Leonard was eventually fascinated by the Edsel.

“He runs and drives fabulously,” he said. “It’s a beautiful car, it’s well made, it’s solid, it’s well engineered, but it’s been mismarketed.

“Anyone can have a Camaro, anyone can have a Firebird,” he added. “I like the oddball. You don’t find these everywhere and a lot of people don’t know what they are. People follow me down the street to a gas station and have their picture taken. We even stopped at every gas station on the way here.”

Leonard attended the Iola show for the first time.

“There’s a little town in Michigan called St. Ignace,” he said. “You have 100,000 people and the atmosphere and the cars are the same. They have a different theme every year. It’s very similar to Iola and I love it.”

Stacey Delforge processes an order for cheese curds in the Wittenberg Lions Club cheese curd trailer at the Iola Car Show in Iola. The club has had a supporter at the fair for a number of years. Greg Seubert’s photo

cheese please

Classic cars are the main attraction of the car fair every year.

Thanks to the Lions Club Wittenberg, fresh fried cheese curds could be in second place.

The club has been bringing its cheese curd trailer to the show for more than 40 years. This year’s show helped the club raise thousands of dollars for local causes.

“This is our most important fundraiser,” said club secretary Gary Thompson. “We provide scholarships to Veterans Flight of Honor, Lions Eye Bank, Wisconsin Lions Camp at Rosholt, Special Olympics, the Wittenberg community and high school scholarships.”

The show celebrated its 50th anniversary this year and Thompson said the club has been selling its curds on the show for at least 40 years.

Shortly after the gates opened for the show, a line formed outside the trailer. An order of Quark sold for $5, but several people walked out of the trailer with more than one order.

“They’re beer-battered with our own mix,” Thompson said. “This year we’re using Ellsworth Cheese Curds from Ellsworth, Wisconsin. It’s a really good curd and they make it specifically for frying.”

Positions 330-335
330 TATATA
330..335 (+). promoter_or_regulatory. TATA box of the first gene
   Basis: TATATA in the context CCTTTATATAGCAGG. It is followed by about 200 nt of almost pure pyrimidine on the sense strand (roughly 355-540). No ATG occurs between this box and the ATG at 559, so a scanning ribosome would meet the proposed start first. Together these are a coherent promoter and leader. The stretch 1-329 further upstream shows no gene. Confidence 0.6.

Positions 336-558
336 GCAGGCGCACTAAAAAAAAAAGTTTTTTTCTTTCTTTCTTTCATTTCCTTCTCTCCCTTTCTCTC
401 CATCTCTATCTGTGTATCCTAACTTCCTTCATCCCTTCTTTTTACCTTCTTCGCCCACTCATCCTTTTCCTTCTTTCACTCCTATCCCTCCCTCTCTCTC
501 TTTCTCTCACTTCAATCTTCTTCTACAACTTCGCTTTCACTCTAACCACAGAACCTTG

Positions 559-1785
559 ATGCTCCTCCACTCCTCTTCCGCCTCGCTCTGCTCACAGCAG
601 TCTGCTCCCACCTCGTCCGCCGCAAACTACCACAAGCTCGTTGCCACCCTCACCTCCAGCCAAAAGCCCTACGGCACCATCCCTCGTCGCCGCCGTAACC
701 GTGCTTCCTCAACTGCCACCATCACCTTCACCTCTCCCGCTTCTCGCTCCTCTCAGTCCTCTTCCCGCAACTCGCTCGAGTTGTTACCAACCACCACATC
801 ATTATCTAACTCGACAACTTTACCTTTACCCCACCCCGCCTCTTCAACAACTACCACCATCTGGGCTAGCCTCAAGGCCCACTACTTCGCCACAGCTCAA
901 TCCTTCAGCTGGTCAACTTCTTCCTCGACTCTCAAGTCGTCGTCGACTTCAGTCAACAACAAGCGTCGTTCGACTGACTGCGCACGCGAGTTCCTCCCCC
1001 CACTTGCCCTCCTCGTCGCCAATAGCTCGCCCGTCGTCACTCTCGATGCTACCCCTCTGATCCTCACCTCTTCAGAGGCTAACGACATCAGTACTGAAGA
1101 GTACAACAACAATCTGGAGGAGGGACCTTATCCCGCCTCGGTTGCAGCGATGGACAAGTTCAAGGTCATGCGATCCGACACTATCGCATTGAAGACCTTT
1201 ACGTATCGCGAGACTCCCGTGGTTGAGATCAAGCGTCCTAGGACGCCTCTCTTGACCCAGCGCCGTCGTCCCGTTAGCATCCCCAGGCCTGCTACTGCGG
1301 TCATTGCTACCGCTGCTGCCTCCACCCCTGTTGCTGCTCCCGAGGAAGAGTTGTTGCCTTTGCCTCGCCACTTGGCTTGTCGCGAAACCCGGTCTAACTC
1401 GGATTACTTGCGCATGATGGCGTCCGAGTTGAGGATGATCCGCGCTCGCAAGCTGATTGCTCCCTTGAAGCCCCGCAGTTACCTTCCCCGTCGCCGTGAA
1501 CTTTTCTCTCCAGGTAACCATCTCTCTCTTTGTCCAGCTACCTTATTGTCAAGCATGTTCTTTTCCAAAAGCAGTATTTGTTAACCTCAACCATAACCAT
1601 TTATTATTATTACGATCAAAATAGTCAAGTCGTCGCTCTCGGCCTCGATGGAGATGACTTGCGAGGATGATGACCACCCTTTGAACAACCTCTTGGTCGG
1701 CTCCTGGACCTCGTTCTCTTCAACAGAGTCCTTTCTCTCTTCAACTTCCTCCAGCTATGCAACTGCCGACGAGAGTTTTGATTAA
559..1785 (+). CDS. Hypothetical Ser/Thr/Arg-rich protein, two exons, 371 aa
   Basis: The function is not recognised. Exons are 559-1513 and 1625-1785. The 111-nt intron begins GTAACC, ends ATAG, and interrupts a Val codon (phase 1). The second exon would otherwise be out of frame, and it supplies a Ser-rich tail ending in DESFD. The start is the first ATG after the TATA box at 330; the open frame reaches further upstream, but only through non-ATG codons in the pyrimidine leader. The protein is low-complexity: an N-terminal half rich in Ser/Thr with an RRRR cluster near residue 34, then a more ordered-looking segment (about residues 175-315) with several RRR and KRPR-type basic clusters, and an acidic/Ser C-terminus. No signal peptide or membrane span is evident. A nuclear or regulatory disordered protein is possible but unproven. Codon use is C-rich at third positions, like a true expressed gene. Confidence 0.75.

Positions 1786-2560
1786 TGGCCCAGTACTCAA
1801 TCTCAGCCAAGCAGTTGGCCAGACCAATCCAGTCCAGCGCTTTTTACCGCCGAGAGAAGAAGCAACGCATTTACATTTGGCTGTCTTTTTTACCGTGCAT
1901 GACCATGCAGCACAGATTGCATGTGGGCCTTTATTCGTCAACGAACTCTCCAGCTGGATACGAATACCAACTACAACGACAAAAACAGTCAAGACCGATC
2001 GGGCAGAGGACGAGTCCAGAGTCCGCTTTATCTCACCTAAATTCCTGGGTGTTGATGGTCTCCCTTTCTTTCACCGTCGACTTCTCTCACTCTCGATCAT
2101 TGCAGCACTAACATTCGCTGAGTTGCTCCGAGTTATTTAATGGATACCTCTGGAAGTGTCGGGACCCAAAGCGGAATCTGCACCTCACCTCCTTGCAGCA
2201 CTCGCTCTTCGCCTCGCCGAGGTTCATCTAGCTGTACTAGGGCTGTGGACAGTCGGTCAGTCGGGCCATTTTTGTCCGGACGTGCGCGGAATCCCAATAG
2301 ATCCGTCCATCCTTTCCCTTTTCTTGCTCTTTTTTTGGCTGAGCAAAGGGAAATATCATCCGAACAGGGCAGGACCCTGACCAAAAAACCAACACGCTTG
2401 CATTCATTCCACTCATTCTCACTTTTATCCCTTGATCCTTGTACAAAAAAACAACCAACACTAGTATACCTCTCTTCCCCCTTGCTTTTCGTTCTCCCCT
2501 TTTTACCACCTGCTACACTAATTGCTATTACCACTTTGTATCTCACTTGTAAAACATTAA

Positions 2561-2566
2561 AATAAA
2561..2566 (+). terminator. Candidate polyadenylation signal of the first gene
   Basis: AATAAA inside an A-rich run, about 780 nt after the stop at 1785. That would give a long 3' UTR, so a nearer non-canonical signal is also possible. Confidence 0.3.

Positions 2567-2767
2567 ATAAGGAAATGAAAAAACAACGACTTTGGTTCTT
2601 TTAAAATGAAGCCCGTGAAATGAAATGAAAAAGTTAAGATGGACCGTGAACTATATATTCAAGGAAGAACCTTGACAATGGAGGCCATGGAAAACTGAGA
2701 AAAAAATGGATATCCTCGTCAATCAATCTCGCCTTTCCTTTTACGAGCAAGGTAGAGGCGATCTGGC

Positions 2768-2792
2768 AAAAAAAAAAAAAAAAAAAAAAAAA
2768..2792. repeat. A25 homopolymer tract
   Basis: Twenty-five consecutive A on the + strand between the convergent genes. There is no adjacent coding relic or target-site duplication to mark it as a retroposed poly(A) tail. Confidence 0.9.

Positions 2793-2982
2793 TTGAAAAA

Nine people worked inside the trailer. Some, like Stacey Delforge, dropped the curds into hot oil, while others passed the curds through a window or prepared them for the fryer.

“Right now we’re using seven cans of beer and five pounds of fry mix,” Thompson said. “We mix that together and put it on top of about 80 to 100 pounds of curd.”

The club bought their custom trailer two years ago to replace a trailer the club had used for more than 30 years.

Show attendees had a wide variety of food options including hamburgers, bratwurst, chicken, egg rolls and funnel cakes.

“We used to go through 2,700 pounds in four days here,” Thompson said. “They’ve cut the show down to three days so we’re hoping to pull through £2,000 this year.”

The association also takes its quark trailer to other events such as the Wittenberg community days and the Eland days.

“Two weeks ago we went to the farm in Waupaca County for brunch,” Thompson said. “We did it a bit differently. Instead of charging money for the curd, we just donated it to people for free, and if they wanted to give us something in return, they could.”

Thompson said the club will be back for next year’s auto show.

“I always say we’re almost world famous,” he said. “We have people come up and say, ‘The only reason I come to the show is because of your cheese curds.'”